# Analogues of P vs. NP in the history of mathematics

Recently I wrote a blog post entitled "The Scientific Case for P≠NP". The argument I tried to articulate there is that there seems to be an "invisible electric fence" separating the problems in P from the NP-complete ones, and that this phenomenon should increase our confidence that P≠NP. So for example, the NP-complete Set Cover problem is approximable in polynomial time to within a factor of ln(n), but is NP-hard to approximate to within an even slightly smaller factor (say, 0.999ln(n)). Notice that, if either the approximation algorithm or the hardness result had been just slightly better than it was, then P=NP would've followed immediately. And there are dozens of other examples like that. So, how do our algorithms and our NP-hardness results always manage to "just avoid" crossing each other, even when the avoidance requires that they "both know about" some special numerical parameter? To me, this seems much easier to explain on the P≠NP hypothesis than on the P=NP one.

Anyway, one of the questions that emerged from the discussion of that post was sufficiently interesting (at least to me) that I wanted to share it on MO.

The question is this: When, in the history of mathematics, have problems "like P vs. NP" arisen and then been solved? In those cases, what were the resolutions?

I'd better clarify what I mean by a problem being "like P vs. NP"! I mean the following:

1. Mathematicians managed to classify a large number of objects of interest to them into two huge classes. (Ideally, these would be two equivalence classes, like P and the NP-complete problems, which they conjectured to be disjoint. But I'd settle for two classes one of which clearly contains the other, like P and NP, as long as many of the objects conjectured to be in $\operatorname{Class}_2 \setminus \operatorname{Class}_1$ were connected to each other by a complex web of reductions, like the NP-complete problems are---so that putting one of these objects in $\operatorname{Class}_1$ would also do so to many others.)

2. Mathematicians conjectured that the two classes were unequal, but were unable to prove or disprove that for a long time, even as examples of objects in the two classes proliferated.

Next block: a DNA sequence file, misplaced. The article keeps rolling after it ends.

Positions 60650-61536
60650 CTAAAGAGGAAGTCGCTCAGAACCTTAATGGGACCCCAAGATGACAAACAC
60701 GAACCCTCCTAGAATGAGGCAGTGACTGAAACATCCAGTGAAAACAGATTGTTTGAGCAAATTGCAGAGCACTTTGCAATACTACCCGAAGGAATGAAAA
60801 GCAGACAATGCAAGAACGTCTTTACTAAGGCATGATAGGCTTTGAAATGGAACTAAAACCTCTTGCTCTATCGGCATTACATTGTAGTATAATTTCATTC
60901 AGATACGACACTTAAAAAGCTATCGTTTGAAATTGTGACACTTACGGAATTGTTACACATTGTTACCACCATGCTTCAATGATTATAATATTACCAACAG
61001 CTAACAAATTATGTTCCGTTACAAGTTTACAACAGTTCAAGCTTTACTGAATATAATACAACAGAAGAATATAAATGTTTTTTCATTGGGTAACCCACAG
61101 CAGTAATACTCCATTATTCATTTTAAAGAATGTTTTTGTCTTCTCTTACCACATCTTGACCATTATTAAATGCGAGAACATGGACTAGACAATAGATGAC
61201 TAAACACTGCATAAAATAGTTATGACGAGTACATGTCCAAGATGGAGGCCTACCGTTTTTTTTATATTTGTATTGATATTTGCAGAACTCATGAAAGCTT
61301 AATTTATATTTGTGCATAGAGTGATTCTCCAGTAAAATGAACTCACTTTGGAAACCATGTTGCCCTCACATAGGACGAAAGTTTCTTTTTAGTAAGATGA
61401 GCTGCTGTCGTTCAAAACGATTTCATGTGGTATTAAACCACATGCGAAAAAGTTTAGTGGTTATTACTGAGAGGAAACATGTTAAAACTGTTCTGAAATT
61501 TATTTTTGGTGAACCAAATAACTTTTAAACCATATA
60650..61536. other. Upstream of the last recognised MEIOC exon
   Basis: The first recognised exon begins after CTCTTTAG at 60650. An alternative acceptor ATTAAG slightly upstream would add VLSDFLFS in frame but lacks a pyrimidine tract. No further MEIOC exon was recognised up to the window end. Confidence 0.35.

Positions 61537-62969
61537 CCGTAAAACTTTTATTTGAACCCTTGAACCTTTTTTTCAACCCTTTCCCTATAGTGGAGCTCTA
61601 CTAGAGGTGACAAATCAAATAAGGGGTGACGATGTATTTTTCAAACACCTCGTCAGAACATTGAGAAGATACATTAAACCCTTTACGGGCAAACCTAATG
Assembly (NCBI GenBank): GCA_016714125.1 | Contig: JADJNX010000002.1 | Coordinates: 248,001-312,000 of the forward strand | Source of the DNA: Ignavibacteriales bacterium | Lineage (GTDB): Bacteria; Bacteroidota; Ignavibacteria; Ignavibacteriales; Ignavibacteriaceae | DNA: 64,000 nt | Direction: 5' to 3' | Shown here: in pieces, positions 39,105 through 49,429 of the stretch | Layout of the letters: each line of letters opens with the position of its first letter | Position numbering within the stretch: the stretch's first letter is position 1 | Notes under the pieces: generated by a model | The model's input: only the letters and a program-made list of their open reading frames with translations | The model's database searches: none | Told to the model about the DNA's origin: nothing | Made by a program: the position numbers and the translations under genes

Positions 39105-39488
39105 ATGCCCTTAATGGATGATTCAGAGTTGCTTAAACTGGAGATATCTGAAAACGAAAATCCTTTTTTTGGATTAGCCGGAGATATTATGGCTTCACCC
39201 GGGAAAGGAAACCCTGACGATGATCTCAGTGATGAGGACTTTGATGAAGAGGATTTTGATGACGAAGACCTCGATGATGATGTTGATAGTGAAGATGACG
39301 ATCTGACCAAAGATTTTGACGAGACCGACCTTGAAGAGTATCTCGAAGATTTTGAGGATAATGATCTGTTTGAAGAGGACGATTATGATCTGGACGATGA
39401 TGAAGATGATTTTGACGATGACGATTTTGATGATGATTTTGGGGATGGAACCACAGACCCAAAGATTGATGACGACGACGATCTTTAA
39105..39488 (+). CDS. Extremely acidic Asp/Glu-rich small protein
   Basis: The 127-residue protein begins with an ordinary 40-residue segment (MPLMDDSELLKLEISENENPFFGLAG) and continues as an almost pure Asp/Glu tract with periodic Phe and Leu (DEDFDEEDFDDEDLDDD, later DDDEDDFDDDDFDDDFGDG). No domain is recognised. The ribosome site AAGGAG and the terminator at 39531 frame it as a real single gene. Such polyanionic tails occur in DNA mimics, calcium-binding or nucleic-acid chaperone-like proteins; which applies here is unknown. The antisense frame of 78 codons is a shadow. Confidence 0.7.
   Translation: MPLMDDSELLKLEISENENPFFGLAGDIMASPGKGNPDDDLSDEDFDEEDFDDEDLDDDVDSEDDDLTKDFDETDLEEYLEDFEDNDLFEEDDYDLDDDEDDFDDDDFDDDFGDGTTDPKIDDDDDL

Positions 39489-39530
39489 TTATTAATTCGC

3. Eventually, the conjecture was either proved or disproved.

4. Prior to the eventual solution, the two classes appeared to be separated by an "invisible fence," in the same sense that P and the NP-complete problems are. In other words: there were many results that, had they been slightly different (say, in some arbitrary-looking parameter), would have collapsed the two classes, but those results always stopped short of doing so.

To give a sense of what I have in mind, here are the best examples we've come up with so far (I'd say that they satisfy some of the conditions above, but probably not all of them):

• David Speyer gave the example of Diophantine sets of integers versus recursively enumerable sets. The former was once believed to be a proper subset of the latter, but now we know they're the same.

• Sam Hopkins gave the example of symplectic manifolds versus Kähler manifolds. The former contains the latter, but the containment was only proved to be strict by Thurston in the 1970s.

• I gave the example of independence results in set theory. Until Cohen, there were many proven statements about transfinite sets, and then a whole class of other statements---V=L, GCH, CH, AC, Zorn's Lemma, well-orderability...---that were known to be interrelated by a web of implications (or equivalent, as in the last three cases), but had resisted all proof attempts. Only with forcing were the two classes "separated," an outcome that some (like Gödel) had correctly anticipated.

• Can I respectfully ask for the electricity to be switched off? Now I’m left with the mental image of poor guys like graph isomorphism and factoring stuck to the fence, electrocuted. Mar 13, 2014 at 20:38
• Tell you what: it's a thin demilitarized zone, with invisible fences on either side. Factoring and graph isomorphism live in that DMZ, unable to reach either country but in no immediate danger of electrocution. Mar 13, 2014 at 20:57
• Actually, Ladner shows that there has to be more than any finite number of such zones, if there is at least one. Gerhard "Let's Start 'Mathematicians With Borders'" Paseman, 2014.03.13 Mar 13, 2014 at 21:10
• I think in the last example it would be better to talk of being provable vs. being true (in arithmetic, rather than set theory). Gödel's incompleteness shows that the two are not the same. Mar 13, 2014 at 22:02
• Perhaps similar to the manifold example I gave earlier, we have the question of whether all smooth manifolds homeomorphic to the standard sphere are diffeomorphic to the standard sphere, answered in the negative by Milnor in 1956 (see en.wikipedia.org/wiki/Exotic_sphere). Mar 13, 2014 at 23:41